Stephon Tuitt & Dri Archer: Highlights & Cheat Sheets

Written by Dan Gigler on .

Did the Steelers find their next Aaron Smith (a.k.a. the player Ziggy Hood should've been) in Notre Dame's Stephon Tuitt? Did they find the player Chris Rainey should've been in Kent's Dri Archer? 

We'll find out eventually. In the meantime, we know this much: Tuitt has one nasty looking facemask and Archer is real, real fast. Here's some more info and video on the both of them.



*** draft profile 

*** National Football Post profile 

*** Notre Dame bio 

*** Anything you may have wanted to know about his foot injury

*** He was ejected from the Irish game at Pitt this year for targeting Panthers QB Tom Savage:

*** His Twitter indicates that he is a Bruce Springsteen fan & can bench 400 pounds FIVE TIMES.

*** Another Steelers pick that apparently New England was keen on 

*** 5 things you need to know about him 

*** 4 reasons to like him

*** He cooks and copied the facemask from Justin Tuck

*** SB Nation draft profile, with Bill Hader reference: 

BGI -- combine interview:

Watch ND highlights: 

NFL Draft Profile:




*** draft profile

*** Kent State bio

*** SI's Chris Burke says despite being the fastest guy at the combine, he's overrated

*** Mel Kiper says he thought Archer could go in round 3 & he's really strong for his size: 20 bench reps of 225 while weighing 173-pounds.   

*** Per his wikipedia page, he beat Denard Robinson in a Fla. state high school 100-meter championship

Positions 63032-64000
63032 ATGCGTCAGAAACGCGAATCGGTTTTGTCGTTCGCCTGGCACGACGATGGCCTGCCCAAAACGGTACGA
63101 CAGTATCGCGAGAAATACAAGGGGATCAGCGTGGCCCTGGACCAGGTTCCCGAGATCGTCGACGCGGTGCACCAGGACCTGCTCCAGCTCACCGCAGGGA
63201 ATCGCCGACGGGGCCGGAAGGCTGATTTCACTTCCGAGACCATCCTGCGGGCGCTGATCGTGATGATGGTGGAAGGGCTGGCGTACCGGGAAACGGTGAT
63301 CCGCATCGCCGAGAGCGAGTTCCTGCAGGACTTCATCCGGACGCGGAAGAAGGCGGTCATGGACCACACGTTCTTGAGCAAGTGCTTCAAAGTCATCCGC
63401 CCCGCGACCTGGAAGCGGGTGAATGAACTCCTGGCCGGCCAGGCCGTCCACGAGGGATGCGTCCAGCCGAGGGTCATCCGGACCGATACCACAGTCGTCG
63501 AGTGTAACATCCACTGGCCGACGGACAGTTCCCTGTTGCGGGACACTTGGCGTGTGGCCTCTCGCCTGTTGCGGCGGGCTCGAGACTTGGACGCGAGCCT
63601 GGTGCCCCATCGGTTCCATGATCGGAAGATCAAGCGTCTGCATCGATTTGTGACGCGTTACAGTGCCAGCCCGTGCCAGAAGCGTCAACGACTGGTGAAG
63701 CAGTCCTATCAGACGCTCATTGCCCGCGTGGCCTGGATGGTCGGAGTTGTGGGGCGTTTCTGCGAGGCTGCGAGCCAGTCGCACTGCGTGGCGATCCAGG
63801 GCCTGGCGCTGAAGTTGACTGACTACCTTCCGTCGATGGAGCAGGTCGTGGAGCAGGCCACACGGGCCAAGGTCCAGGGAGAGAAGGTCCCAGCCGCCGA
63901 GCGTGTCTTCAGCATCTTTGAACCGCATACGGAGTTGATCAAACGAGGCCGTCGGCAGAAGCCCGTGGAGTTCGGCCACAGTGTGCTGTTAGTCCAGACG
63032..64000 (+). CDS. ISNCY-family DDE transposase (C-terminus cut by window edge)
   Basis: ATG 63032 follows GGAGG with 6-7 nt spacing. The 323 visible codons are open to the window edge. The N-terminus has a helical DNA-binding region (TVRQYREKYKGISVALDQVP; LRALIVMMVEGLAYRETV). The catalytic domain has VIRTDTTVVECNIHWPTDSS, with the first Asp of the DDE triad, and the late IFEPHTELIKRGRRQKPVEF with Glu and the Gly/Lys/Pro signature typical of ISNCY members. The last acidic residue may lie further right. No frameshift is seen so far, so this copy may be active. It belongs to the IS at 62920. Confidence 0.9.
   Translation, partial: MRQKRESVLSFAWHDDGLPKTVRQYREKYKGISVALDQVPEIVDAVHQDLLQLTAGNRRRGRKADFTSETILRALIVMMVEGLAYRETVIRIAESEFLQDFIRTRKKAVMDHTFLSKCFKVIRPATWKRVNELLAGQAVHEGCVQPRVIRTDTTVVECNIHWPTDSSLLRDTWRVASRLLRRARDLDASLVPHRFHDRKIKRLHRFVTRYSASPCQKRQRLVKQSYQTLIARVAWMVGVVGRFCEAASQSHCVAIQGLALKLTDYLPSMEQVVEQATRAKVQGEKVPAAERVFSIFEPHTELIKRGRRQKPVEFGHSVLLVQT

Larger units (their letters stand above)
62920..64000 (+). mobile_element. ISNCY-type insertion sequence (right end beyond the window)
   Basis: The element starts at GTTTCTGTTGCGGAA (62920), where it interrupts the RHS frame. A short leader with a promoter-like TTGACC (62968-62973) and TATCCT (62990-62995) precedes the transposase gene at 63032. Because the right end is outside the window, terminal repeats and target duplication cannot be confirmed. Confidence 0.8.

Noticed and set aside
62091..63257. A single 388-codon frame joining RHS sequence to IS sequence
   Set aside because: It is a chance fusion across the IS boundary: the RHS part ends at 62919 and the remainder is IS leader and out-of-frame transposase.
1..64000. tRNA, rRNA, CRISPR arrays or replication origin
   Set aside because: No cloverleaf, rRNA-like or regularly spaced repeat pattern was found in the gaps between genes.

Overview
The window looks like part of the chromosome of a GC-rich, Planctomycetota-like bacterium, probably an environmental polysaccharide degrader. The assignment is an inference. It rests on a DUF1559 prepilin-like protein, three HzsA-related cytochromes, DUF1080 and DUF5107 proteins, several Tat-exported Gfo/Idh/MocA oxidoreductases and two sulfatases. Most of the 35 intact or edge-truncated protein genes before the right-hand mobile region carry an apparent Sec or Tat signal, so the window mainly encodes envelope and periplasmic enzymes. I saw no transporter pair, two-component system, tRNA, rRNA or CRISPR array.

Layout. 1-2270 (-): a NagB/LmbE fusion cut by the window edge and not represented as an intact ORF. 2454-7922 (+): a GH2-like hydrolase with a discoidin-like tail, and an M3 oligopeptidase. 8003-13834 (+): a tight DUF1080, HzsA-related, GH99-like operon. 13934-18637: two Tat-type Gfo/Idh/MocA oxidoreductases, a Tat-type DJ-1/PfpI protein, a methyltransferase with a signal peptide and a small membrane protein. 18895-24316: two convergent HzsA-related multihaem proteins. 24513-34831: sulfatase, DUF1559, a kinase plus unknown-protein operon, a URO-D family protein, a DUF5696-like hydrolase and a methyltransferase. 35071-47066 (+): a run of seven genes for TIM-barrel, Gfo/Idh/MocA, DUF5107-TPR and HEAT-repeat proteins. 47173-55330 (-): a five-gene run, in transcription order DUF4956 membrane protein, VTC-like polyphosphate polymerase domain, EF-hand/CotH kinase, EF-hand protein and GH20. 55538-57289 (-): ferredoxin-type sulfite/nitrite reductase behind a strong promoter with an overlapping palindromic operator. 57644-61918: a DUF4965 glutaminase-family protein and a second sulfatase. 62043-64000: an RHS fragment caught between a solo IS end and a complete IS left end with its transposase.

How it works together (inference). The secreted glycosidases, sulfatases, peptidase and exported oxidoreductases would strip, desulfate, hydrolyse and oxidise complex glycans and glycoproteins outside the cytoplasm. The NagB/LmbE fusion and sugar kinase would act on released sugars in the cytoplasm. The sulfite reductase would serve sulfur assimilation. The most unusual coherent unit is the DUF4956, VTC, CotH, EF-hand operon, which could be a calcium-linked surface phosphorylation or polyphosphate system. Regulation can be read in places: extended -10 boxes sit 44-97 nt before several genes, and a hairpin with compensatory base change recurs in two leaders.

*** Terrific Milwaukee Journal-Sentinel article about 40 speed vs. football speed featuring Archer (I've put the Archer excerpt below, but worth reading the whole thing)

The weapon

During a mini break at EXOS, Winkelman asks a question out loud to players.

"That little running back from Kent State," he says, "he ran a 4.27? Did he play that fast?"

Make that 4.26. Dri Archer is this draft's urban legend. A filthy-fast athlete without a traditional position. In the NFL, Archer can't hold up as a full-time running back, nor is he a polished receiver. In space, let loose, he might be untouchable. It's on coaches to scheme speed, too.

Kent State offensive coordinator Brian Rock noticed Archer's special speed on a recruiting trip. He was with Purdue at the time and Archer was "electric." This was the type of acceleration no trainer can mold at a training facility in Arizona.

"That speed's genetic, man," Rock said.

Said Winkelman, "A guy that fast, if he can translate that speed side to side, then it's just a question of 'does he have the decision-making capacities to do it?'"

In the Mid-American Conference, Archer did.

Rock put the ball in Archer's hands through sweeps off motion, isolated 1-on-1's, jet sweeps, pitches. Archer wasn't a mere Corvette. Archer's change of direction separated him. His body control. He was slippery. He redefined "running back" at Kent State.

"The more he touched it," Rock said, "the better off we were going to be."

Decisions may drive game speed. But the NFL is also a game of personnel mismatches. Coaches need to get their fast players on your slow players. Because of that 4.26, Archer will get a chance.

The pro game does get faster. Some ambiguously defined "offensive weapons" have struggled (Denard Robinson), some hybrids (Darren Sproles being the blueprint) have excelled. Archer and Oregon's Thomas are up next.

Rock isn't sure if the 173-pounder can withstand the NFL pounding, only saying he "wouldn't want to play against him." During Kent State's practices, Archer could embarrass a teammate at any moment.

"He can do some things that not everybody can do," Rock said. "When you have that ability to do some things, it's not so much making guys look silly. It's more everybody just looks at each other and says, 'How did he do that?'" 

*** Finally, the NFL Draft Geek highlight reel:

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